In addition to onsite tours and programs, President Lincoln’s Cottage provides a variety of digital resources for students and teachers who are offsite. For questions about resources or additional information, please email us at firstname.lastname@example.org.
The Open Field Project (Grades 3-12)
Lincoln, in explaining what he was working towards as president, said: “It is in order that each one of you may have through this free government which we have enjoyed, an open field and a fair chance for your industry, enterprise and intelligence: that you may all have equal privileges in the race of life, with all its desirable human aspirations.” Lincoln’s reflection here at President Lincoln’s Cottage as he wrestled with the challenges of his presidency – including the development of the Emancipation Proclamation – serves as inspiration for students to reflect on their own civic priorities and take action. In the Open Field Project, students bring Lincoln’s work into their classroom, plant an idea garden with the seeds of their ideas, and can tend this open field going forward as a reminder of the ongoing work necessary to make change. The program includes a live 45-minute videoconference with President Lincoln’s Cottage staff and a fully-stocked idea garden kit with soil from the Cottage’s own grounds.
Please reach out to LincolnEd@lincolncottage.org with questions about the program.
ACTIVITY LESSON PLANS
These free printable exercises can be used by families and teachers, with one student at a time or with students in larger groups.
Idea Portraits (ages 6-10)
Inspired by Lincoln’s use of the Cottage as a place to develop big ideas, students create self-portraits to document their own idea-generation process and the ideas floating around in their heads. Download here.
Family Trees (ages 5 and up)
Using an illustration of the Osage orange tree that grows adjacent to the Cottage, students create a family tree that celebrates the many people, values, and qualities that make up their family. Download here.
Tell Your Immigration Story (ages 9 and up)
Lincoln recognized as immigrants as one of America’s greatest resources, and believed in America’s founding promises offering them a chance to succeed. In this activity, students research and trace their family’s immigration journey to the United States and reflect on what it means to be American. Download here.
Debating Emancipation Online
Our award-winning program Debating Emancipation is available online. Through primary source analysis, it explores the debates Lincoln and his Cabinet members struggled with as they worked out how to implement the Emancipation Proclamation. This online version of Debating Emancipation is made possible by a grant from the Motorola Foundation. Please note this module requires Flash Player to run.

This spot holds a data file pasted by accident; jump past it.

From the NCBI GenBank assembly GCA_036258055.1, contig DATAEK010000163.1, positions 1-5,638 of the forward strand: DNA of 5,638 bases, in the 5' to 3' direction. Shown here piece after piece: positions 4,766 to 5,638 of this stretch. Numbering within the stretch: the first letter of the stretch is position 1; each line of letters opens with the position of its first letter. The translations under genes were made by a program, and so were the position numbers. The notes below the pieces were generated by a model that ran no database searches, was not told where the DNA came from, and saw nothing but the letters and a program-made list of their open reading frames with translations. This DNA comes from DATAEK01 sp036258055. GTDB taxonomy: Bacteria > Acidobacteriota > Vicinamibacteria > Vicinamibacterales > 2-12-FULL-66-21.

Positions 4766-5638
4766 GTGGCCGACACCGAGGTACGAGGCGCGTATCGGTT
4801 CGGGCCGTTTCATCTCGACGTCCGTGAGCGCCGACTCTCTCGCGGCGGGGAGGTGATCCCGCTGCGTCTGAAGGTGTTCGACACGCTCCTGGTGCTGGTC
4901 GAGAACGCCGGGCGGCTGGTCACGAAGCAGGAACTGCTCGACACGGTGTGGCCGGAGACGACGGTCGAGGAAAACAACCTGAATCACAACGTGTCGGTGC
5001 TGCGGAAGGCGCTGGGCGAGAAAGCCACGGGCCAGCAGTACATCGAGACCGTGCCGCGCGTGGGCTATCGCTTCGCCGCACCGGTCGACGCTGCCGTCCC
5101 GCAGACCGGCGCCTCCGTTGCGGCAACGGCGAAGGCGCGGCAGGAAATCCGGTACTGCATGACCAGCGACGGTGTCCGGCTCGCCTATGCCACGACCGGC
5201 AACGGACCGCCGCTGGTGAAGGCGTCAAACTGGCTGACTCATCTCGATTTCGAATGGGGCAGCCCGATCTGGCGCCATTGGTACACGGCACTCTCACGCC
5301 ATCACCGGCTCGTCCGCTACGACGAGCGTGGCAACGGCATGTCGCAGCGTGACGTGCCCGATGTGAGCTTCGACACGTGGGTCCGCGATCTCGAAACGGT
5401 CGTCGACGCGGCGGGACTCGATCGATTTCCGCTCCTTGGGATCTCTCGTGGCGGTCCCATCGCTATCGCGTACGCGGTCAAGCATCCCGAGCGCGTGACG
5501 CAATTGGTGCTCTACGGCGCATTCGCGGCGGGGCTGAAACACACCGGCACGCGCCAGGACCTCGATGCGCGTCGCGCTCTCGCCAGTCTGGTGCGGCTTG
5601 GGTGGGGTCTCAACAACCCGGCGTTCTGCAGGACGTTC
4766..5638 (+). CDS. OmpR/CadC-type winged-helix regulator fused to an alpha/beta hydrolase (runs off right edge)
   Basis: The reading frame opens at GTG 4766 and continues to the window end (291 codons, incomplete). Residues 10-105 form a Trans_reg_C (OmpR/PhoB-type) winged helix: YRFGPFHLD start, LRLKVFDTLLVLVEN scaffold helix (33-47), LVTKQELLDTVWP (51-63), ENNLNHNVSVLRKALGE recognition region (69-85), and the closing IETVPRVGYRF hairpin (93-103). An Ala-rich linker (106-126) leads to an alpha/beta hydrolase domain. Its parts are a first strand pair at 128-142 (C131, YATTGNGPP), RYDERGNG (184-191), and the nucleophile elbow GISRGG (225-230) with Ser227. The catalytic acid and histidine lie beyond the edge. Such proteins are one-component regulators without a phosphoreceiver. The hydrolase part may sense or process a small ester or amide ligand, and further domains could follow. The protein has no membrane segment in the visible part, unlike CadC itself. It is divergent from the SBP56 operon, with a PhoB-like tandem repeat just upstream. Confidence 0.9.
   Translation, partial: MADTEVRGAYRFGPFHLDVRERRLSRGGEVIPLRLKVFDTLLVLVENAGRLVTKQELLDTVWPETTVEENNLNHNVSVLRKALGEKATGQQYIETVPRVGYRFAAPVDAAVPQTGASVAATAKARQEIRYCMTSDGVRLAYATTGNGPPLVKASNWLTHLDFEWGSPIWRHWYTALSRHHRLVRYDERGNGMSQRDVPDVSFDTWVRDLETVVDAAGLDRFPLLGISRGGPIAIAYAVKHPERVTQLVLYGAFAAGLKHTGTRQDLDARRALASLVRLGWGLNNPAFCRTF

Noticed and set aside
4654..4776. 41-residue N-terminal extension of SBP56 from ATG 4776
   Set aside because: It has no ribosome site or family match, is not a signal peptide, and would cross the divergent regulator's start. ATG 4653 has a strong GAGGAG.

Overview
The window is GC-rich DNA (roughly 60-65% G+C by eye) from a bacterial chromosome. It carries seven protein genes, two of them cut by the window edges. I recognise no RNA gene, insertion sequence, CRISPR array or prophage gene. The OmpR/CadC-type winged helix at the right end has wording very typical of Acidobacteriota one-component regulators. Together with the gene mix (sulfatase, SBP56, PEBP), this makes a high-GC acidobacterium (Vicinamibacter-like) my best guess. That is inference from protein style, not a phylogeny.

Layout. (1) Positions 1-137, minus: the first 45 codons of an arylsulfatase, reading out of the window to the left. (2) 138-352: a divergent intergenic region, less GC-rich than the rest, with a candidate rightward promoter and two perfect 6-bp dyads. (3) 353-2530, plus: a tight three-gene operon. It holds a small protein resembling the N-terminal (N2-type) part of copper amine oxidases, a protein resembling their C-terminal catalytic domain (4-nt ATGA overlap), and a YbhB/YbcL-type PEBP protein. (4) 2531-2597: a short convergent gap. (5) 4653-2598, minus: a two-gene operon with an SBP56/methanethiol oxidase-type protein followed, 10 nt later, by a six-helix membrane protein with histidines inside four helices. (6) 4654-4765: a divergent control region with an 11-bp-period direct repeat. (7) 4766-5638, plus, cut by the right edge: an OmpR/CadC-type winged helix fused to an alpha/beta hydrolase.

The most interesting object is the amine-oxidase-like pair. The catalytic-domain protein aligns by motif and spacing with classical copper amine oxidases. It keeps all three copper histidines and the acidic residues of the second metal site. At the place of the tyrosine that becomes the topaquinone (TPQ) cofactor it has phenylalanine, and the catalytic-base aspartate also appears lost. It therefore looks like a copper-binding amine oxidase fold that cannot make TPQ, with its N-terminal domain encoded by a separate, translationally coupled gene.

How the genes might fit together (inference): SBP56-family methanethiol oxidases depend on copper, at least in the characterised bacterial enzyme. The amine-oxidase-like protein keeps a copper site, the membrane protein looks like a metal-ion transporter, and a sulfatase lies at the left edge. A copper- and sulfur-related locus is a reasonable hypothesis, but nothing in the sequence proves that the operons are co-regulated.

Lincoln’s Commute Online
This online module includes an animated short film and a series of primary source activities about Lincoln’s daily commute from the Cottage at the Soldier’s Home to the White House, and the people he encountered along the way. The film and online module are made possible courtesy of the White House Historical Association. Please note this module requires Flash Player to run.
Running for Re-election
This online exhibit with Google Arts & Culture explores one of the major turning points of Lincoln’s presidency: the election of 1864. Advisers told the president he would surely lose if he did not give up emancipation as part of his platform, but Lincoln held steady.
President Lincoln’s Cottage: A Retreat
Created with the National Park Service’s Teaching With Historic Places project, this online lesson covers the environment of wartime Washington, DC, what sanctuary means, and why Lincoln might have sought one out amid the pressures of his presidency.
Q & Abe
Our podcast that investigates real questions from visitors to the Cottage is available wherever you get your podcasts – listen from anywhere! Each episode, come down the rabbit hole with us as we call on a wide variety of experts to explore a single real question asked by a visitor onsite. For example, in our “How could Lincoln sleep, if slavery was happening?” episode, we spoke to a historian of dreams during the Civil War, a sleep doctor, and a licensed professional counselor in search of answers.
Lincoln Ideas Forum
This speaker series invites speakers to the Cottage to discuss the contemporary ramifications of an issue Lincoln wrestled with. It commemorates the ideas Lincoln created and the work he accomplished while living here, as well as highlighting his unfinished work. The 2019 program on Voting Rights is available on video.
Emancipation at 150
Emancipation at 150: The Impact of the Emancipation Proclamation is an anthology of the latest research on the Emancipation Proclamation from leading Lincoln scholars and government officials, jointly produced by President Lincoln’s Cottage and the United States Commission on Civil Rights.